Wine and Seafood Pairing

“Next time you order crispy calamari, try pairing with a glass of Cava or a domestic sparkling wine – Carmel’s Private Collection N.V or the Gamla Brut would be a good place to start…” Yonatan Sternberg pairs wines with seafood at Hasukah Halevana in Tel Aviv.

Pairing wine with fish or seafood can be a rather daunting task. Yes, like most people, I too agree that white wines are usually the right choice – but which ones? What to serve when preparing seafood or fish in heavy sauces like piquant curries or tomato based sauces? Perhaps a light – medium bodied red or rose style wine will work better in this case. Do you serve the same wine with grilled shrimp that you would with deep fried beer battered shrimp?

In an attempt to provide answers to some of these questions, I was recently invited to pair wines with various seafood dishes at Tel Aviv’s Hasukah Halevana. Previously located in Jaffa the restaurant relocated to the Tel Aviv port some 4 years ago and offers a wide variety of fish dishes, seafood, imported lobsters from Canada and a few meat dishes as well.

Every meal at Hasukah Halevana begins an assortment of colorful home made Mediterranean mezes - humus, cauliflower and tahina, olives, turshi- Tunisian squash salad, fennel salad, a couple of types of eggplant and many more. While the mezes ranged from alright to excellent, with all of these different flavors and spices I was having trouble choosing a suitable wine and decided to stick with a small bottle of San Pellegrino.

When the starters arrived, I was beginning to feel the heat – will my suggestions complement the different dishes? We sampled vine leaves filled with sweet crab meat, fried halumi cheese and the special of the day - fish egg roll with sweet and piquant onion marmalade. The vine leaves and "egg roll" were both quite tasty and would go very well with the Gamla, Riesling, (off-dry) 2009 from the Golan Heights Winery. Serve chilled, this is a light and refreshing wine offering a variety of white flowers, tropical fruit and citrus like aromas.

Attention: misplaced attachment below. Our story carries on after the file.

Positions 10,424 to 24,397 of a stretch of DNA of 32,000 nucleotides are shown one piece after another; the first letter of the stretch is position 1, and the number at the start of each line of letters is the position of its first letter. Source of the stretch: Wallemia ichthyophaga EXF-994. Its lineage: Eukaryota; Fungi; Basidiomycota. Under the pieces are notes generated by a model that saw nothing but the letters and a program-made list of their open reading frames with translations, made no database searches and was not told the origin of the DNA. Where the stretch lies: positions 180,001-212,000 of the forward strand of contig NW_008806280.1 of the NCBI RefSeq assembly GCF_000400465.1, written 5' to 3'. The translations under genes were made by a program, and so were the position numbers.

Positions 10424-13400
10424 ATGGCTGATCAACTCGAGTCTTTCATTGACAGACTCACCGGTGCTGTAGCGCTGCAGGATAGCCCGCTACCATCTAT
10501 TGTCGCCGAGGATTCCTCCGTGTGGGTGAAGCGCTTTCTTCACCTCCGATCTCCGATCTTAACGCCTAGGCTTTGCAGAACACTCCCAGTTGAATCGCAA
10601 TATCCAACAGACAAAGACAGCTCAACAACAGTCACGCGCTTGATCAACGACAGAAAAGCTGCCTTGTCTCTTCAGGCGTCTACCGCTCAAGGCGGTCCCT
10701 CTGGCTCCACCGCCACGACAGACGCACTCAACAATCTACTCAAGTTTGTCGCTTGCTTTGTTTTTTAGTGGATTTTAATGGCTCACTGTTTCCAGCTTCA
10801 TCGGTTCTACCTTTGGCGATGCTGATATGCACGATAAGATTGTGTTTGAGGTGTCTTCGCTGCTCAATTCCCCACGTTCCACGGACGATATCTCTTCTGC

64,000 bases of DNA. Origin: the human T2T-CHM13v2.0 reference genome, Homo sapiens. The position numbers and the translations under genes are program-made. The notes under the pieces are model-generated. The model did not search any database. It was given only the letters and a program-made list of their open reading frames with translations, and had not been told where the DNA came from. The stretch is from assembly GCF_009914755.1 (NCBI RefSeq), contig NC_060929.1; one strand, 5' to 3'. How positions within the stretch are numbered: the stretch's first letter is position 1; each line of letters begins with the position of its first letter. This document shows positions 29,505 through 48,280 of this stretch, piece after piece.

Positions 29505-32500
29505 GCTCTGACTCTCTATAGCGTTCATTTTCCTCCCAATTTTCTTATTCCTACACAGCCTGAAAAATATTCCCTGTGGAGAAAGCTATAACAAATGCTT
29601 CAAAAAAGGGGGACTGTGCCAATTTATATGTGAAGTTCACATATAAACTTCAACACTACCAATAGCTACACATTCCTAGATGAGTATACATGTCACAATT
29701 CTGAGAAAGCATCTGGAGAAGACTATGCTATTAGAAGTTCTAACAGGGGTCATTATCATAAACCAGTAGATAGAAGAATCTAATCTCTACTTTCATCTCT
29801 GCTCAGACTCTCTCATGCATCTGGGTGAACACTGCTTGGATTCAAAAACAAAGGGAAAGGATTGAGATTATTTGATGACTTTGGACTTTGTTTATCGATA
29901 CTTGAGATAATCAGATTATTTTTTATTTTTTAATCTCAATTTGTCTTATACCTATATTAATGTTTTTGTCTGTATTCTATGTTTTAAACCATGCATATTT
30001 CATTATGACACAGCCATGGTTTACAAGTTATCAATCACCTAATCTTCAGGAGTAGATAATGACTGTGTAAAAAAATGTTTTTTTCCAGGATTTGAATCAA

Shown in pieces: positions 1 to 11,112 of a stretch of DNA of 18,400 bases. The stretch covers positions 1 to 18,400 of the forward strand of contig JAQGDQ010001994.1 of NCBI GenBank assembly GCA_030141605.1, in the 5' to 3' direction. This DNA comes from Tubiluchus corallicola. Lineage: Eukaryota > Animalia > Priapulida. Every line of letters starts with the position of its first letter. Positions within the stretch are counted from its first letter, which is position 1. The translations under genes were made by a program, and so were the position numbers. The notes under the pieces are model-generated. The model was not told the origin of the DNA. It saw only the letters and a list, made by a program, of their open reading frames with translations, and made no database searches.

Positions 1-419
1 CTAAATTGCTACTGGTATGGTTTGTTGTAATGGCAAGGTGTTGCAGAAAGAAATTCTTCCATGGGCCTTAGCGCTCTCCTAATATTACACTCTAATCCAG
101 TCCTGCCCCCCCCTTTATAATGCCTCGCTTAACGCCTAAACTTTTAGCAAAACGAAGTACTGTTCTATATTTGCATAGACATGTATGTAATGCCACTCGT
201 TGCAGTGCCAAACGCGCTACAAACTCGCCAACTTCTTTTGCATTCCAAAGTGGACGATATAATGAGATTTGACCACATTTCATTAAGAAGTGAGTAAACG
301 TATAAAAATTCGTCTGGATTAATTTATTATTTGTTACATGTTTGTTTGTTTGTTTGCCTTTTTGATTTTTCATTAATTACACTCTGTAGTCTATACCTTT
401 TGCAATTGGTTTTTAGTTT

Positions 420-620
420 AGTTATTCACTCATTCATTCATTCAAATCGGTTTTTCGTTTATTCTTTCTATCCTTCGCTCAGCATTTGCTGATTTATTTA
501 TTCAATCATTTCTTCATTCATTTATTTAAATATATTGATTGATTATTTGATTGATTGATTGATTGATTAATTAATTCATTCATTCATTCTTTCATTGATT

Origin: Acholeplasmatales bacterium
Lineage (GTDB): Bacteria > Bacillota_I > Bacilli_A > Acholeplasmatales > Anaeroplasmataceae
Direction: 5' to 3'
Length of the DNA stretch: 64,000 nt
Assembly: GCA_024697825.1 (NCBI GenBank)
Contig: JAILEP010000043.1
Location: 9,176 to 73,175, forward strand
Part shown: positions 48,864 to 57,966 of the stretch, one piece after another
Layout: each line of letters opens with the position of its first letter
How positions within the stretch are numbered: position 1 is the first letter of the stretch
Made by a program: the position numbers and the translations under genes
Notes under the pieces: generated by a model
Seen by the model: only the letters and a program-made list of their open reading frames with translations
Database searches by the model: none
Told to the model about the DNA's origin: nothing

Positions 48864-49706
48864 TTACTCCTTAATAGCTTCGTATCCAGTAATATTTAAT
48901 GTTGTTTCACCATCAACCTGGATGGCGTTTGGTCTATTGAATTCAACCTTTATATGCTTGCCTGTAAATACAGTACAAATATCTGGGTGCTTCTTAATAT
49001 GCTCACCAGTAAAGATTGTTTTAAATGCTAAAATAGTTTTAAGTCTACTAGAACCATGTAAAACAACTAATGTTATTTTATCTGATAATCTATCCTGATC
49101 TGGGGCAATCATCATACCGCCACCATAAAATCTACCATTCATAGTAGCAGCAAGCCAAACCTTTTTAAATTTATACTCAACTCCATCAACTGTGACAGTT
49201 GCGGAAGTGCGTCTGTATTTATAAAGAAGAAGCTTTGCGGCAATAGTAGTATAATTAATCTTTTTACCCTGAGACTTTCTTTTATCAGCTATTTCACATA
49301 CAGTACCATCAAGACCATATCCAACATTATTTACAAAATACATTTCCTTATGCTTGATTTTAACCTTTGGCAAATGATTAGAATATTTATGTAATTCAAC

By the way if you’re a fan of Asian style or spicy seafood dishes Pelter’s, Gewürztraminer, (dry) 2009 or Binyamina's, Gewürztraminer (off-dry), 2009 will do the trick. The latter is showing aromas of lychees, red grapefruit, honeysuckle and spices, all leading to a pleasant though slightly acidic finish.

The seafood platter brought to the table was more than generous and included deep fried shrimp and calamari, mussels and shrimp in butter and white wine sauce and baked crab with olive oil and fresh herbs.

Sparkling wine usually goes very well with fried and battered seafood, as the bubbles cut through the weight of the dish and cleanse the palate between bites. Next time you order crispy calamari, try pairing with a glass of Cava or a domestic sparkling wine (Carmel’s Private Collection N.V or the Gamla Brut would be a good place to start). With the baked crab, I would go for a nice Chardonnay or Viognier wine. Dalton’s Viognier 2008 is a good and not to pricey option. In my opinion, the recently launched Recanati, Special Reserve, White, 2008 would also go well with the dish. This is an interesting and aromatic blend of Chardonnay, Viognier and Sauvignon Blanc.

A second entree was brought to the table featuring two lightly seasoned grilled fillets of sea bass (levrak) and a baked potato. I often find that Sauvignon Blanc goes particularly well with baked or grilled white fish dishes. Try the recently launched and very affordable Gamla, Sauvignon Blanc, 2009 or the Sauvignon Blanc from the Yatir Winery.

As we were getting ready for dessert (crème brulee and apple cake), owner Ovadia Saba, joined us at the table. Saba comes from a long line of fisherman and grew up eating fish practically on a daily basis. “My parents would sell fish all week and save up some money so we could have meat on the weekend. Some of the dishes prepared at the restaurant are similar to the ones my mother prepared 50 years ago”. Saba is also very proud of Israeli wines. In his opinion they are among the best in the world. “Every time I present a European tourist with a glass of Gamla or Yarden Cabernet Sauvignon they are genuinely impressed by the quality of the wines and usually ask for a refill”, he says.

When it comes to food and wine pairing, there really is no right or wrong, at the end of the day, it’s all a matter of personal taste. Nevertheless, certain wines really help bring out the flavors of the dish (and vise versa) providing a well rounded and interesting culinary experience.